The most common signs and symptoms of early pregnancy are:
Cessation of periods, nausea with or without vomiting, breast tenderness,
urinary frequency and fatigue.
Other symptoms that can be worrying include vaginal bleeding and abdominal pain or discomfort.
Bleeding in early pregnancy that can vary from spotting to heavy bleeding and might be accompanied by pain, may represent an ectopic pregnancy or impending miscarriage.
Very often though the bleeding no matter how heavy it is does not lead to a pregnancy loss.
Every woman who experiences vaginal bleeding in the first trimester of pregnancy requires an ultrasound scan.
Sometimes repeated scans and blood tests may be required before a conclusive diagnosis of pregnancy loss can be made.
Pelvic or abdominal pain
Pelvic or abdominal pain in pregnancy that presents as moderate to severe, persistent or progressive could represent an ectopic pregnancy, and impending or ongoing spontaneous miscarriage.
Every patient with similar symptoms requires an ultrasound scan.
If the symptoms are mild and self-limited then it is very likely that they represent normal early pregnancy changes.
An ectopic pregnancy is a pregnancy developing outside the uterine cavity. Most of the ectopic pregnancies occur in one of the fallopian tubes. Other possible locations include the cervix, caesarean scar, ovaries or elsewhere in the abdomen.
The diagnosis of ectopic pregnancy is based upon a combination of transvaginal ultrasound scan findings and sometimes hormonal tests.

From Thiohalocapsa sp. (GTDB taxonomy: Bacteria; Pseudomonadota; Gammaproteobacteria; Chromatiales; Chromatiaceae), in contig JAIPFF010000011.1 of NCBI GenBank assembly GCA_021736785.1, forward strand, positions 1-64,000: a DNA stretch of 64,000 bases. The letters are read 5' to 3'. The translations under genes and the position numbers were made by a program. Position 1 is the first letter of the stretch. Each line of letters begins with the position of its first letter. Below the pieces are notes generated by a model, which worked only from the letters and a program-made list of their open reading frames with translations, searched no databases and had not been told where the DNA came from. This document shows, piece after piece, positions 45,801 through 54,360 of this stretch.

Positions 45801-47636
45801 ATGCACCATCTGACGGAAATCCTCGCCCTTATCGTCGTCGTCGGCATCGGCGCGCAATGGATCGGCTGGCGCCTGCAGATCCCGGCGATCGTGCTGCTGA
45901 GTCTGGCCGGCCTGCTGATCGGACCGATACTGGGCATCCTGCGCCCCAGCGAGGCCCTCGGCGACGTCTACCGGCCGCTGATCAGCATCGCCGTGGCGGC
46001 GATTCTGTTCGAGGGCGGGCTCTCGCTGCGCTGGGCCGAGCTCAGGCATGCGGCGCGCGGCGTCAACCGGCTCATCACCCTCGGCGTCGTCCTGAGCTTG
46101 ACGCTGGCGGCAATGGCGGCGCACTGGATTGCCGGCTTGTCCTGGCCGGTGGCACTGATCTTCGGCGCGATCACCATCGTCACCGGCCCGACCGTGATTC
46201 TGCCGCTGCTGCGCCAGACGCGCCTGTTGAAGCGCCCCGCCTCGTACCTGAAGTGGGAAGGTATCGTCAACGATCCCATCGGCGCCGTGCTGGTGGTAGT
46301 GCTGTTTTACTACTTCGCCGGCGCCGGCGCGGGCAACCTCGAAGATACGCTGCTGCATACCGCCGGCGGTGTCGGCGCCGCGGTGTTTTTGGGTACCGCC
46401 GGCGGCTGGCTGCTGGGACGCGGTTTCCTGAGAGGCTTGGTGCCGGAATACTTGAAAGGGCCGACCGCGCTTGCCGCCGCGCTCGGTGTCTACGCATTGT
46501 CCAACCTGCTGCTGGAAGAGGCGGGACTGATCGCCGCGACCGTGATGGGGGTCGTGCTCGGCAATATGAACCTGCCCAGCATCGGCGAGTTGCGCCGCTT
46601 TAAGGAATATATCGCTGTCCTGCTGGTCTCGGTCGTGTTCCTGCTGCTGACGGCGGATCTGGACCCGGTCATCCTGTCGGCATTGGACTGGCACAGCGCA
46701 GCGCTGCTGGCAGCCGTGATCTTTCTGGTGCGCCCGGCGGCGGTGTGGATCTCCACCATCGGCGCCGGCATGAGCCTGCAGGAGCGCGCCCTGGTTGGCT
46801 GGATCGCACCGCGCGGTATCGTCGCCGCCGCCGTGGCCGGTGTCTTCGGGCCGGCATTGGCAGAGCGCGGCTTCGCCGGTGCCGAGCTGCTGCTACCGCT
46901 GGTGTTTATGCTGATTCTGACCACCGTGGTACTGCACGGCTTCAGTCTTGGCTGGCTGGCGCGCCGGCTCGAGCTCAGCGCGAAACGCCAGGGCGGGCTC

In some cases an ectopic pregnancy may lead to serious internal bleeding so a timely and correct diagnosis is of imperative value.
Treatment of ectopic pregnancy involves surgery (keyhole surgery in the vast majority of cases), medication or expectant management. It depends on the symptoms, the ultrasound findings and the level of the pregnancy hormone (beta-HCG).
First trimester miscarriage or early pregnancy loss can be accompanied by vaginal bleeding or pain but can also occur without any warning signs. Sometimes repeated scans and blood tests may be required before a conclusive diagnosis of pregnancy loss can be made.
In many cases pregnancy tissue is expelled naturally from the uterus with contractions. An ultrasound scan will determine whether the womb spontaneously removed all the tissue or surgery or medical intervention may be needed.
Surgery can be done with general or local anaesthetic.
Nausea and vomiting
Nausea with or without vomiting is very common in early pregnancy and mild symptoms may be considered normal.
However when these symptoms are persistent and/or severe can affect the woman’s quality of life.
Hyperemesis gravidarum is the term used to describe the severe nausea and vomiting in pregnancy.
It is a condition that necessitates medical input and even hospital admissions.
There is a variety of treatments available and it is advised to seek help early as the condition can deteriorate rapidly